Report on Kava Side Effects and Usage
Natural health supplements sometimes have unexpected side effects or interactions with medication that can lead to adverse reactions that are sometimes life threatening. The following is a list of cautions that you should be aware of before using kava, also known as kava kava (Piper methysticum). These are referred to as drug/herb interactions.
Note: Kava kava is sometimes called cava cava.
Warning 1 – Contraindications: Endogenous depression, pregnancy and lactation. There is a concern that kava may affect the uterus and some of the chemicals in kave pass into breast milk.
Warning 2 – Liver problems: Taking kava with some medications that are changed or metabolized by the liver may increase the effects, side effects, and the length of time these medications remain in your system. Some of the drugs that are changed or metabolized by the liver include:
- amitriptyline (Elavil)
- celecoxib (Celebrex)
- clozapine (Clozaril)
- cyclobenzaprine (Flexeril)
- diazepam (Valium)
- diclofenac (Voltaren)
- fluvastatin (Lescol)
- fluvoxamine (Luvox)
- glipizide (Glucotrol)
- haloperidol (Haldol)
- ibuprofen (Advil, Motrin)
- imipramine (Tofranil)
- irbesartan (Avapro)
- losartan (Cozaar)
- mexiletine (Mexitil)
- olanzapine (Zyprexa)
- pentazocine (Talwin)
- phenytoin (Dilantin)
- piroxicam (Feldene)
- propranolol (Inderal)
- tacrine (Cognex)
- tamoxifen (Nolvadex)
- tolbutamide (Tolinase)
- torsemide (Demadex)
- warfarin (Coumadin)
- zileuton (Zyflo)
- zolmitriptan (Zomig)
- and others
Before taking kava talk to your doctor if you take any medications that are changed or metabolized by the liver.
Warning 3 – Sedative medications (CNS depressants): Because kava can cause drowsiness, taking it with CNS depressants may cause too much drowsiness. Experts recommend avoiding concurrent use. Examples of sedative medications include:
- alprazolam (Xanax)
- clonazepam (Klonopin)
- lorazepam (Ativan)
- phenobarbital (Donnatal)
- zolpidem (Ambien)
- and others
Warning 4 – Levodopa: Kava may decrease dopamine levels in the brain. Using kava while taking levodopa may decrease the effectiveness of levodopa.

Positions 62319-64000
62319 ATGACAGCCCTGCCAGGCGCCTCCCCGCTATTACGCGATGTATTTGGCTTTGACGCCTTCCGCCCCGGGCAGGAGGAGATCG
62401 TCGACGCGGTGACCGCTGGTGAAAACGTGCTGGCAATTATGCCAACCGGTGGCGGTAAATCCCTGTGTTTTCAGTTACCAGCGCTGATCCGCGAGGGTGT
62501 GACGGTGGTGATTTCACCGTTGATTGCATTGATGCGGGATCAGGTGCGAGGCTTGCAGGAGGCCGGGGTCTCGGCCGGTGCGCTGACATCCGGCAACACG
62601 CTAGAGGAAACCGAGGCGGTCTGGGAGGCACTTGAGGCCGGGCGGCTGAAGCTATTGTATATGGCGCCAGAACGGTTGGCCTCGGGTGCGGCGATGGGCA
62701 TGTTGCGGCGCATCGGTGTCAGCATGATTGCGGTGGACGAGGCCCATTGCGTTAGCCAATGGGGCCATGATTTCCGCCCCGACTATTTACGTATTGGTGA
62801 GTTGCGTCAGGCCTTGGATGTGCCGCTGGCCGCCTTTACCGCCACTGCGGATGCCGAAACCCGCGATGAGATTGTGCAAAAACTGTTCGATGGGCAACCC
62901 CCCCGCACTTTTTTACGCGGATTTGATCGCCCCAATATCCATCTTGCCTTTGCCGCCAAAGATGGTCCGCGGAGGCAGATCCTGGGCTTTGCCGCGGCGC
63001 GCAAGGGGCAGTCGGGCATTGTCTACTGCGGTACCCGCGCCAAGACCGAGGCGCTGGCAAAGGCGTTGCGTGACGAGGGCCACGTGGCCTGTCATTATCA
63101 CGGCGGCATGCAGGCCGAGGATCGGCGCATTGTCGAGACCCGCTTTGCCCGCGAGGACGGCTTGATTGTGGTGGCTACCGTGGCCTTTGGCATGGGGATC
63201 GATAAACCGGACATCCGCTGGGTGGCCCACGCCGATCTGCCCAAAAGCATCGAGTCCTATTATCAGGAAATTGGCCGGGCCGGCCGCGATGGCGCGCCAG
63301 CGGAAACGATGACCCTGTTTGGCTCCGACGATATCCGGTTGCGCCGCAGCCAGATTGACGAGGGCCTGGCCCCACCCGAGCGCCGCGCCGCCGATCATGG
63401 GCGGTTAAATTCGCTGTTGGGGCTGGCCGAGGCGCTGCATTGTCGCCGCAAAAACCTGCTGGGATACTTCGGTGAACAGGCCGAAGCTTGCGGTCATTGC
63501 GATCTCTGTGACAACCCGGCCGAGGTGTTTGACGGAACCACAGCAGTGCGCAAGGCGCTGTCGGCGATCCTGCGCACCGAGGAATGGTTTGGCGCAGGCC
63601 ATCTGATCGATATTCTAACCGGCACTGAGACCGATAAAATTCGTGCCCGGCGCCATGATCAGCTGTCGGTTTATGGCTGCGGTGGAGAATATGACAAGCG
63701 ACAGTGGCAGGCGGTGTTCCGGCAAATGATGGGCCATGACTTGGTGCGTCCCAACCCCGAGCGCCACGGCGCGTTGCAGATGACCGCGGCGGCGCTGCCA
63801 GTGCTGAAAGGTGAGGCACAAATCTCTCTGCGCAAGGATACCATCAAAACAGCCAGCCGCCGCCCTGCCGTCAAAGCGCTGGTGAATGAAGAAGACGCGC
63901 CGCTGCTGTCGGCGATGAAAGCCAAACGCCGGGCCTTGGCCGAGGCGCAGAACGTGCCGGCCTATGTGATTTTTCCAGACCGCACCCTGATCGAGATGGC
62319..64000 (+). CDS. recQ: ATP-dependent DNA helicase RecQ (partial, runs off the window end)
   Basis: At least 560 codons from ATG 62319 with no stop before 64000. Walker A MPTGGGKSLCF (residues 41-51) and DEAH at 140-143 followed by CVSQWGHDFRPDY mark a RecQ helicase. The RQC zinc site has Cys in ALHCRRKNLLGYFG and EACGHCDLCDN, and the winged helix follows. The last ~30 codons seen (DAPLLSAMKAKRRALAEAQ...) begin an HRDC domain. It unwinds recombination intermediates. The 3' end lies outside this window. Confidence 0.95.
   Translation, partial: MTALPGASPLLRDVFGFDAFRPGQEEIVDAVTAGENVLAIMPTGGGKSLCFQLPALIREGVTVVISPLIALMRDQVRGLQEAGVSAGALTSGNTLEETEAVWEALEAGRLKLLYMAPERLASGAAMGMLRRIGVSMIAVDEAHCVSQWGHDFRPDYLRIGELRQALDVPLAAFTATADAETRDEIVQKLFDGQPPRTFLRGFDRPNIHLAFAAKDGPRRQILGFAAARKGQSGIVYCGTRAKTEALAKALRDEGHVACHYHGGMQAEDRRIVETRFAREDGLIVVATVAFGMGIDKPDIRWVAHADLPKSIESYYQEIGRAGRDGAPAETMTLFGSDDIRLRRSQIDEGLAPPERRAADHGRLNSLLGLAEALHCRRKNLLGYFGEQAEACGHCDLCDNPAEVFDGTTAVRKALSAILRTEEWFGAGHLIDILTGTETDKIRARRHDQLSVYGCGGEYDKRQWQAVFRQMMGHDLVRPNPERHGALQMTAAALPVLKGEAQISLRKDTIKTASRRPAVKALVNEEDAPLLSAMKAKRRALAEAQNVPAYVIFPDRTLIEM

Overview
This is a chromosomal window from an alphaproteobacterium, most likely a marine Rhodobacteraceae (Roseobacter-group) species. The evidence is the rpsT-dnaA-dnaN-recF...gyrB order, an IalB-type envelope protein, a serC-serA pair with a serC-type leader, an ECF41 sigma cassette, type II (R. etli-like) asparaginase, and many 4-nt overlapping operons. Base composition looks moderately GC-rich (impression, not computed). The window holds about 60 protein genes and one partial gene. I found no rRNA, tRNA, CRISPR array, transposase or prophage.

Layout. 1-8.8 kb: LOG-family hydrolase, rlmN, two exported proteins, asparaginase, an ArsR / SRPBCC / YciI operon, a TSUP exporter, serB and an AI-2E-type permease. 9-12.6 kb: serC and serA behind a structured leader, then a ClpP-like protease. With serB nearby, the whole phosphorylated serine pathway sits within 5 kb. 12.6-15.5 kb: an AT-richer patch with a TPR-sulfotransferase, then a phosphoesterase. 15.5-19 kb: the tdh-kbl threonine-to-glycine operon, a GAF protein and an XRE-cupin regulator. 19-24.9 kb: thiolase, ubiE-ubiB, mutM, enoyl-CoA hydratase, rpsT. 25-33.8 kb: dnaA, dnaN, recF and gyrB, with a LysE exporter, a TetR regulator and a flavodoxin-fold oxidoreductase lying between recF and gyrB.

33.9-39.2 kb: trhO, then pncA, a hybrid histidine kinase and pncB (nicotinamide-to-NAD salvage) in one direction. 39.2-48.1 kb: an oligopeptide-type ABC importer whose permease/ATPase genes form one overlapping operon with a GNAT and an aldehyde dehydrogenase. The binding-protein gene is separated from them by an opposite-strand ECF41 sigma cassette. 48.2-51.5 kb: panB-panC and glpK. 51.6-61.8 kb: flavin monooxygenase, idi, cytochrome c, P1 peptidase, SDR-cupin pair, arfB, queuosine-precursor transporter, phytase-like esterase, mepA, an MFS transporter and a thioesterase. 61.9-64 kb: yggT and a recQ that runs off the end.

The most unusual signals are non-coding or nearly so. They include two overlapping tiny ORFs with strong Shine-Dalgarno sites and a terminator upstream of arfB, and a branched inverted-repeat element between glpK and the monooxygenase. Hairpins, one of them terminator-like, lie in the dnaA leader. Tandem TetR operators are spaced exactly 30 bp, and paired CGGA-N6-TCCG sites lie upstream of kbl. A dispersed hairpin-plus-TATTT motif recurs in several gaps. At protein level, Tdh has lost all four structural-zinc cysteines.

Warning 5 – Activity: Kava is known to affect the ability to safely operate machinery. “Driving-under-the-influence” citations have been issued to people found driving erratically after drinking large amounts of kava tea.
Warning 6 – Surgery: Since kava affects the central nervous system it may increase the effects of anesthesia and other medications used during or after surgery. Experts recommend discontinuing use at least 2 weeks before a scheduled surgery.
Warning 7 – Antipsychotics: Using kava with these drugs may result in neuroleptic disorder.
Warning 8 – Barbiturates: When used with barbiturates Kava increases sedation.
Warning 9 – Antiparkinson medications: Kava increases the symptoms of Parkinson’s disease.
Warning 10 – Benzodiazepines: Kava increases sedation and may result in coma. Experts recommend avoiding concurrent use.
Warning 11 – Drug/herb interactions: Kava interacts with certain types of drugs, including, but not limited to, anticonvulsants, alcohol, and anti-anxiety medications. Consult with your doctor if you are using these types of drugs before using kava.
Used as a natural health remedy: kava is used externally for skin diseases including leprosy, to promote wound healing, and as a painkiller. It is also used as a mouthwash for toothaches and canker sores.
Used as a natural health remedy: kava is used internally for the following benefits:
- Anxiety: The majority of evidence shows that certain kava extracts (kavalactones) can lower anxiety and might work as well as prescription anti-anxiety medications called benzodiazepines. This effect may take up to 8 weeks of treatment to see this benefit.
- Kava may reduce withdrawal symptoms in people who are discontinuing anti-anxiety and sleep medicines called benzodiazepines. Slowly increasing the dosage of kava while decreasing the dosage of benzodiazepines over the course of 1 week seems to work for some people.
- Kava decreases the anxiety in women going through menopause. Improvement can occur with as little as one week of treatment.
Although there is insufficient evidence to support the use of kava for the following, there are antidotal reports of benefits for:
- Achy joints (rheumatism)
- Attention deficit-hyperactivity disorder (ADHD)
- Cancer prevention
- Chronic bladder infections
- Chronic fatigue syndrome (CFS)
- Common cold and other respiratory tract infections
- Menstrual discomfort and menopause (See other herbs for menopause)
- Ovarian cancer
- Respiratory tract infections
- Sexually transmitted diseases
- Social anxiety
- Stress relief
- Other conditions.
Side Effects of kava
The known side effects of using kava include:
- Chronic and heavy use of kava for more than 3 months has occasionally been reported to cause a scaly, yellow skin rash and an eye irritation that disappears after discontinuing use.
- Drinking exceptionally potent brews have been known to cause pronounced sleepiness into the next day.
- Long-term heavy use of kava is associated with elevated liver enzymes.
- Literature suggests that less than 0.5% of people who use kava have an allergic reaction to it. When rare allergic reactions do occur they are usually mild and include itchy skin or itchy throat, and hives on the skin usually on the user’s belly region.
- Liver toxicity
- Vivid dreams
Other side effects may also occur when using kava. (See form below)
As with any herb, a serious allergic reaction is possible. Seek immediate medical attention if you notice any symptoms of a serious allergic reaction. These may include a rash, itching/swelling (especially of the face/tongue/throat), severe dizziness, or trouble breathing.
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